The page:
Pichvai is the first love of art enthusiast and designer Pooja Singhal. Both hail from the lake city of Udaipur in Rajasthan. Pichvai is luxuriously detailed hand painted textile traditionally hung behind the idol of Shrinathji, an incarnation of Lord Krishna. Over the last century, painted textiles that left the shrine have taken on a new role as wall art and are much sought after by the cognoscenti for their effervescent aesthetics and have spawned a new pursuit among collectors. These days, Pooja is working on her third edition of the Pichvai revival series, Pichvai Tradition & Beyond that opened in Mumbai on April 5 at Famous Studios. This follows the first exhibit in New Delhi in 2015 and special presentation at Kochi Muziris Biennale 2016-2017. Pichvai Tradition & Beyond is a platform designed by Pooja to revive, preserve and sustain the Indian art tradition dating back to the 17th century. She works with artists to further develop this art form in a contemporary context.
In an extensive chat with www.lifeandmore.in, Pooja shares her Pichvai connect and her efforts to revive the art form…
What’s your Pichvai connection?
I belong to a third generation industrialist family with roots in Udaipur. I spent my growing up years there and moved to Modern School Delhi to complete my schooling. I did my Bachelors of Art in Economics from Shri Ram College of Commerce and then pursued my MBA from Katz Business School, Pittsburgh. My interest in the non-profit sector led me to Delhi Crafts Council and Action for Autism. At Delhi Crafts Council, I was exposed to Indian heritage of handloom fabrics and interacted with weavers from different regions and explored Indian crafts. I have always believed there is no revival without commerce and began to work with weavers to modernise handlooms to make them relevant today. I launched Ruh, a brand that specialised in natural and handloom fabrics styled in Indian and Indo-Western silhouettes. Today, Ruh is 14 and a niche brand that uses Khadi, Chanderi, Maheshwari and other natural fabrics as its staple with a small yet expanding retail presence.
My mother has always been a patron of Pichvai and I grew up seeing artists in and out of my home, showing their works to her who would help family and friends visiting Udaipur to buy a good Pichvai. So after Ruh settled, my urge to do something new took me to some of the older Pichvai artists who my mother had supported in the past. Looking at the decline in quality of this art form, I started to research and worked with my team of artists to revive it in its old glory. A long journey and years later, it led to the launch of Pichvai Tradition & Beyond.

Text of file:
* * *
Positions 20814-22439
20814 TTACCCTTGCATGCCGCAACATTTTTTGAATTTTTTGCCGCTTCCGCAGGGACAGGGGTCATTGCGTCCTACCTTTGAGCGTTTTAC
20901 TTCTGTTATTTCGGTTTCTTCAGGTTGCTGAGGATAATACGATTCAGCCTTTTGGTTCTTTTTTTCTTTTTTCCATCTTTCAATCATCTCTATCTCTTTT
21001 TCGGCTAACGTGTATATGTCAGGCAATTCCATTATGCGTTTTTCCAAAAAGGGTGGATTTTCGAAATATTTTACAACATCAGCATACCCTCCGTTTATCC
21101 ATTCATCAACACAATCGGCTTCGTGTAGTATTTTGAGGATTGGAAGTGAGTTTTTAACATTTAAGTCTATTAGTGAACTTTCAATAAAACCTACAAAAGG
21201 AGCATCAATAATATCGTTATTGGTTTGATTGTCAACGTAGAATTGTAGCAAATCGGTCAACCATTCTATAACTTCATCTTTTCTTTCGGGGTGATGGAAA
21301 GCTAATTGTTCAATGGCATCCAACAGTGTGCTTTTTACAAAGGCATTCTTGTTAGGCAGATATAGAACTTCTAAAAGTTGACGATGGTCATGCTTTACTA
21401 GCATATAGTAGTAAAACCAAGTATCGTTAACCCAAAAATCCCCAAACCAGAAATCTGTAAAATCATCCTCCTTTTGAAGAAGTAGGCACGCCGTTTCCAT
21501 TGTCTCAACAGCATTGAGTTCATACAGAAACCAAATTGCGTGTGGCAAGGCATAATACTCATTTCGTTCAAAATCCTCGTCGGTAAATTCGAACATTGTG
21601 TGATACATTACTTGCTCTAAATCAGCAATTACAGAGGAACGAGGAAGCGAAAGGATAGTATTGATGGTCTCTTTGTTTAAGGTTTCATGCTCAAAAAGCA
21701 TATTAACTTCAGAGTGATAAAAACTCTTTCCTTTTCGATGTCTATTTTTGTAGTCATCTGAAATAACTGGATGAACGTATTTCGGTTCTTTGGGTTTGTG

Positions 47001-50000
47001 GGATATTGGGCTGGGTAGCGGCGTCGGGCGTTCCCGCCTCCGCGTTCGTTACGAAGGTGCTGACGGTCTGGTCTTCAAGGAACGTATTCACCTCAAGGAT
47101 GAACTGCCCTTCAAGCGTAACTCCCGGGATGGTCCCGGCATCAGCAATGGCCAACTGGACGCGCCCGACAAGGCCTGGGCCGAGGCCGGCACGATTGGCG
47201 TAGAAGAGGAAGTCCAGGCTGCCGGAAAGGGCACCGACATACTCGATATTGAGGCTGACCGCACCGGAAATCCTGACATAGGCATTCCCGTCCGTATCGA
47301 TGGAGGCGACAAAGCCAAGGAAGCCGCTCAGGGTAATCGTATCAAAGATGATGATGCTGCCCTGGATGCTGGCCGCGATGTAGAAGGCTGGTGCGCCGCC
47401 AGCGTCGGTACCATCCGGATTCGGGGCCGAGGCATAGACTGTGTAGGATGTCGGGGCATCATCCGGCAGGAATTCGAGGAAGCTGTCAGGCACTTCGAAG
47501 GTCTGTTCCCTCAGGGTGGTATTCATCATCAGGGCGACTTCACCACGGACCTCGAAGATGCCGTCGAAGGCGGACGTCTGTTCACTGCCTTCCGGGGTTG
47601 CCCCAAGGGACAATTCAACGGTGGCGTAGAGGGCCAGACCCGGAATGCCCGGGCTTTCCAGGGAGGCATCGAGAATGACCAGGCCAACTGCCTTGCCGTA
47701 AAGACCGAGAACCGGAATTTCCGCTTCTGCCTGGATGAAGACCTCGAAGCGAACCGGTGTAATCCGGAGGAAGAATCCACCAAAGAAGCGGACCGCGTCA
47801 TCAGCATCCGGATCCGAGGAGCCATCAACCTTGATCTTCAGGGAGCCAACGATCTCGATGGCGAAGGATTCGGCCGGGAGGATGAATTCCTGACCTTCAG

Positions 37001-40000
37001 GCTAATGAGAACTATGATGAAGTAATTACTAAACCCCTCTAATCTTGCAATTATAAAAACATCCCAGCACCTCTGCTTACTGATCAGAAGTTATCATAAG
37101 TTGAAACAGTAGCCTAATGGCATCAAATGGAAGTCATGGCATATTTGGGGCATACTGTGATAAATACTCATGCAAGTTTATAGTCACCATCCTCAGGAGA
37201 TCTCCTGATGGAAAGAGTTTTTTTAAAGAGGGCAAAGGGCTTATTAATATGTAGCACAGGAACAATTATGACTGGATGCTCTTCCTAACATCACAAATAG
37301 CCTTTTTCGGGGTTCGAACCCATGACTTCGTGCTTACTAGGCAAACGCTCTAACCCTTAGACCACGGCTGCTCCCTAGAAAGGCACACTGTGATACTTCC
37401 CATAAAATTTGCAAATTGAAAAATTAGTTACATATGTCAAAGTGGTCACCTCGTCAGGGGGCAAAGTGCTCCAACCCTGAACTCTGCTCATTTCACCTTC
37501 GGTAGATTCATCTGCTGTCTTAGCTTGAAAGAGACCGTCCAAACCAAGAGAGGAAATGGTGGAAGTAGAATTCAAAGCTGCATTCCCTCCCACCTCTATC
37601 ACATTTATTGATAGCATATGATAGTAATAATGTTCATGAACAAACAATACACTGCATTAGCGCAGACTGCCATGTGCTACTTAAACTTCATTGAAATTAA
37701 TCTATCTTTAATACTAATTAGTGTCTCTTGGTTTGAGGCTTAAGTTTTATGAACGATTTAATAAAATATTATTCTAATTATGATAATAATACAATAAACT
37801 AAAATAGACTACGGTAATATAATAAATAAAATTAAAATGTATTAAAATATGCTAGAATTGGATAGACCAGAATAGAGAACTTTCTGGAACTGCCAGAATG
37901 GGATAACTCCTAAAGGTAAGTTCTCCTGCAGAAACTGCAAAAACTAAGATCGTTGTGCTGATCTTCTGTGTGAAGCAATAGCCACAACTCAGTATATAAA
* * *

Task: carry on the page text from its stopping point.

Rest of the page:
My passion for design got me involved with Mumbai-based NGO, Sahachari Foundation, which promotes young designers and raises money for charities they support. I see myself as much a revivalist as an entrepreneur. My passion is to lend commerce to revival and work at preserving our traditional arts and crafts and ensuring they are made relevant for today’s generation.
How difficult was it to bring Pichvai back to the mainstream?
Before my intervention, the Pichvai lineage was on a decline as there was no patronage. Younger generations were finding it difficult to carry out the expense of the materials and hence switched professions. We formed artist ateliers and ensured they receive regular salaries. The shows ensure this art form receives sustenance. Before we did our Jor Bagh show, nobody had seen such a large display of Pichvai works under one roof. Ever since, we have received a phenomenal response not only in India but with international bodies as well.
How do you foresee the future of art in India?
The future of art in India is very bright and is going to be a mix of traditional and contemporary art. I see it like that because traditional art has made a huge comeback and contemporary art is standing on an extremely established ground.
Do art fairs further the cause of art and bring it closer to the common man?
The more events that are around art, there will be larger crowds who will see it. It will create more aspiration and therefore, a larger market and an ability for artists to showcase their work.
In a bid to boost customer and employee engagement, startups and small businesses are reaching out to artists to purchase or subscribe to their paintings. Your reaction to this new trend.
Yes, a new trend has come up and that’s because of larger dissemination of information due to social media and growing aspirations of the Indian community.
Even as Indian art and artists made a mark worldwide, the art market back home reeled under the impact of demonetisation and tax levies. Do you feel it will continue or the dust will settle down anytime soon?
I think the dust is already settling and the art market is a thriving one which has already seen a comeback. We did have a slightly slow period but quickly witnessed a comeback and since then I’ve seen no change in the market for art.